As Gary’s letter points out, CILIP changed their policy on volunteers in 2010 (although this seems to be news to many) as it was felt to be too rigid. Despite Mark Taylor claiming that “CILIP objects to job substitution” and that they are opposed to volunteer RUN libraries, their policy no longer specifically says they are opposed to “job substitution”. Opposition to volunteer run libraries and opposition to “job substitution” are not one and the same. The fact is that they no longer have a clear stance. Their policy now really does not mean much to me. In my view, it is a woolly keep-every-one-happy-and-possibly-confused policy. It is entirely open to interpretation which is consequently to the detriment of the profession.

Public Library News suggests that CILIP do not want to “dis-communicate” volunteer run libraries (I think he might mean libraries staffed with volunteers as CILIP have said they are against volunteer run libraries), however their weak and vague stance on “job substitution” will dis-communicate their current members who are being made redundant due to the “job substitutions”.

Personally I am totally against “job substitution”. If you need a volunteer to do a job then the post is not redundant, if it is not redundant, do not sack someone then get someone to do it for nothing….only to then spend money training a volunteer when you have placed a trained member of staff on the dole queue. I disagree with the conclusion made by Public Libraries News.  It is not “understandable” for CILIP to be anything other than opposed to ”job substitution”.  For a professional body to take a weak position regarding the replacement of its members by untrained volunteers is totally unacceptable.

I await the response to Gary’s letter with interest and I sincerely hope CILIP do not reply with fluff and politicking. Now is the time for a confident and clear stance that sends a strong message to both the membership and librarians in general.

It concerns me that I have heard some liken the “job substitution” situation to unpaid interns looking for experience in order to get on to the job ladder. This is a fundamental misunderstanding of the gravity of the situation. Communities are being told “run your own library or lose it”. Library users who do not want to lose this resource are reluctantly agreeing to do this. This is not a situation where an enthusiastic person wants to get into a career but one in which entire skilled and dedicated workforces are being replaced with volunteers who would rather have a professionally run service with trained staff.

It is also disappointing that CILIP has taken up the mantra “cuts have to be made…great depression.. blah blah blah…so we have to accept volunteer libraries and our members being replaced”. I strongly believe that this is wrong. They should be demonstrating the worth of libraries and librarians not simply rolling over and repeating this rhetoric. CILIP’s current attitude undermines those of us who HAVE been arguing the value of librarians and skilled staff and pointing out that, in times of recession, libraries are needed most.  If the professional body does not have enough faith and balls to stand up and shout this then I am starting to wonder if I should have bothered. As one library campaigner put it:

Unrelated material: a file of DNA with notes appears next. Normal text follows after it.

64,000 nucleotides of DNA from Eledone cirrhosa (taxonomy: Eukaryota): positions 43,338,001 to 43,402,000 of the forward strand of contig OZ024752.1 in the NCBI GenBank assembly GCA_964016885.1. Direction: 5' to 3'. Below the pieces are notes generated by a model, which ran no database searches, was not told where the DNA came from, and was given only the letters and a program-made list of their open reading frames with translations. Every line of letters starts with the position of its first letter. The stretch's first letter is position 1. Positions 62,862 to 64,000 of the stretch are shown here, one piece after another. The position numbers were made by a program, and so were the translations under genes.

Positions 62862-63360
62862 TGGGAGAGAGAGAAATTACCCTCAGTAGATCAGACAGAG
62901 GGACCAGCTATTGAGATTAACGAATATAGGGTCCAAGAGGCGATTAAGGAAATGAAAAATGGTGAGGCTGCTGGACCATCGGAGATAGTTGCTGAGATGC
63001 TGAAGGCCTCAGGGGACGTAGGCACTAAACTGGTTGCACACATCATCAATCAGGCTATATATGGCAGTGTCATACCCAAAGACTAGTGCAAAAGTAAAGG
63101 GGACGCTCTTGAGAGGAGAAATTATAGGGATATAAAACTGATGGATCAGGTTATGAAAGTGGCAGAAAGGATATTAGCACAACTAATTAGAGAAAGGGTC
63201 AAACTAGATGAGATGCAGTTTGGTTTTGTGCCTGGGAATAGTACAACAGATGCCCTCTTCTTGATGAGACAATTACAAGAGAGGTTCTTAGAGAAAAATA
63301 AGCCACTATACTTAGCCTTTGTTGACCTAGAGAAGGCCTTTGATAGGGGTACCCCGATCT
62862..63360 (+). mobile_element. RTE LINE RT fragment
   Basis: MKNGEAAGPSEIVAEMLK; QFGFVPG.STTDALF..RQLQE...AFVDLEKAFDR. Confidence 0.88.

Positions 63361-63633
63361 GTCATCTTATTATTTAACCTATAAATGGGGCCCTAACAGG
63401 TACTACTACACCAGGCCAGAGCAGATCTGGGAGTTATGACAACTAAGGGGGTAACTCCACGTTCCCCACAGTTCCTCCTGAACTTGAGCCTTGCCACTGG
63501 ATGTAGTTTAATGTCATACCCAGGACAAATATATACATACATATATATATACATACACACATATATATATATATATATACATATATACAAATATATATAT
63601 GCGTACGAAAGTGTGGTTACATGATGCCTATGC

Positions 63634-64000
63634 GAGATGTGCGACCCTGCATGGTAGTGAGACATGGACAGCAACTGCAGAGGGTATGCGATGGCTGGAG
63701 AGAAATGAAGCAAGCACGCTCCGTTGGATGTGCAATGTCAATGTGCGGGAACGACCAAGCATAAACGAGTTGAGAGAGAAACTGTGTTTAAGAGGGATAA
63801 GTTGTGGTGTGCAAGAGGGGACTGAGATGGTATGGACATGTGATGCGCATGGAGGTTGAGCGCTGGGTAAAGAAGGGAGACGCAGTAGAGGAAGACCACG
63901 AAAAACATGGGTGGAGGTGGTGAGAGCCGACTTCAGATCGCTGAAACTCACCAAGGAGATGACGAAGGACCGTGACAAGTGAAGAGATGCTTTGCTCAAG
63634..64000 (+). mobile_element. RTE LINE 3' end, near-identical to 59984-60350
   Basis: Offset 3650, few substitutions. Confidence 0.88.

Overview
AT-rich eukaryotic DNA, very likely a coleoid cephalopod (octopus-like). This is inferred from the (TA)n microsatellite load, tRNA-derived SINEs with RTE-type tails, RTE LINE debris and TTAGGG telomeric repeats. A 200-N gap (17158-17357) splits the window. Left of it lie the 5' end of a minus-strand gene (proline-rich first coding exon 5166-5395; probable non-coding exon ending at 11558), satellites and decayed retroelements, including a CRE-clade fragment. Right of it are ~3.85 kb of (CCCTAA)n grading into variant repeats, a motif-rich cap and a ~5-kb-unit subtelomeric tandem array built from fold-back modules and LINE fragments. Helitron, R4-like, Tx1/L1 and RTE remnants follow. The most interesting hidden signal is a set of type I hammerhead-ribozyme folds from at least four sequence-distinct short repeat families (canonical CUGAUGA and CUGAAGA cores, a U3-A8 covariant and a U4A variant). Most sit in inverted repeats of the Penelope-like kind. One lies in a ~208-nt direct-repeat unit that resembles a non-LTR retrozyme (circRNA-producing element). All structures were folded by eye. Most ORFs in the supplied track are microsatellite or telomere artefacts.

“It would be peculiar if library users value librarians more than CILIP”

This is how it looks to all of us library users who have been campaigning to retain trained library staff. It has been utterly soul destroying to see that the only people standing up for public librarians are us campaigners and service users, and we are being ignored.

I am not a member of CILIP. It concerns me greatly that none of the CILIP members I have spoken to knew about this discussion or the change in policy and were only alerted to it by my rantings. We are currently experiencing the biggest upheaval of the library service the profession has ever seen, an upheaval which will change the nature of CILIP and its current/potential membership, yet only a very few people seem aware of this. Librarians and library staff need a strong voice now more than they ever have. Currently it feels like no one at all is on our side apart from service users, even at the highest levels. If it still has not quite sunk in yet then I strongly suggest you read this.

Update :

I have since seen a blog post and a letter from two senior members of CILIP on this issue which repeat the mantra “in times such as these…” and “volunteer libraries are better than nothing”. The letter reads,

“CILIP Council members are honestly facing a dilemma about their professional feelings and those of our members and at the same time, the good of a community who may lose all library provision unless volunteers are part of the equation.”

This is beyond disappointing. This “volunteers are better than nothing” line is dangerous, unwise, shortsighted and simplistic. Where is the evidence that what will be left will indeed be better than nothing? It is an untested experiment. The floodgates are being opened. In times like these you have to stand firm because when the damage has been done  there will be no going back. When an inch is given a mile WILL and IS being taken. The attitude that is emerging from CILIP plays straight into the hands of the politicians who are making draconian cuts.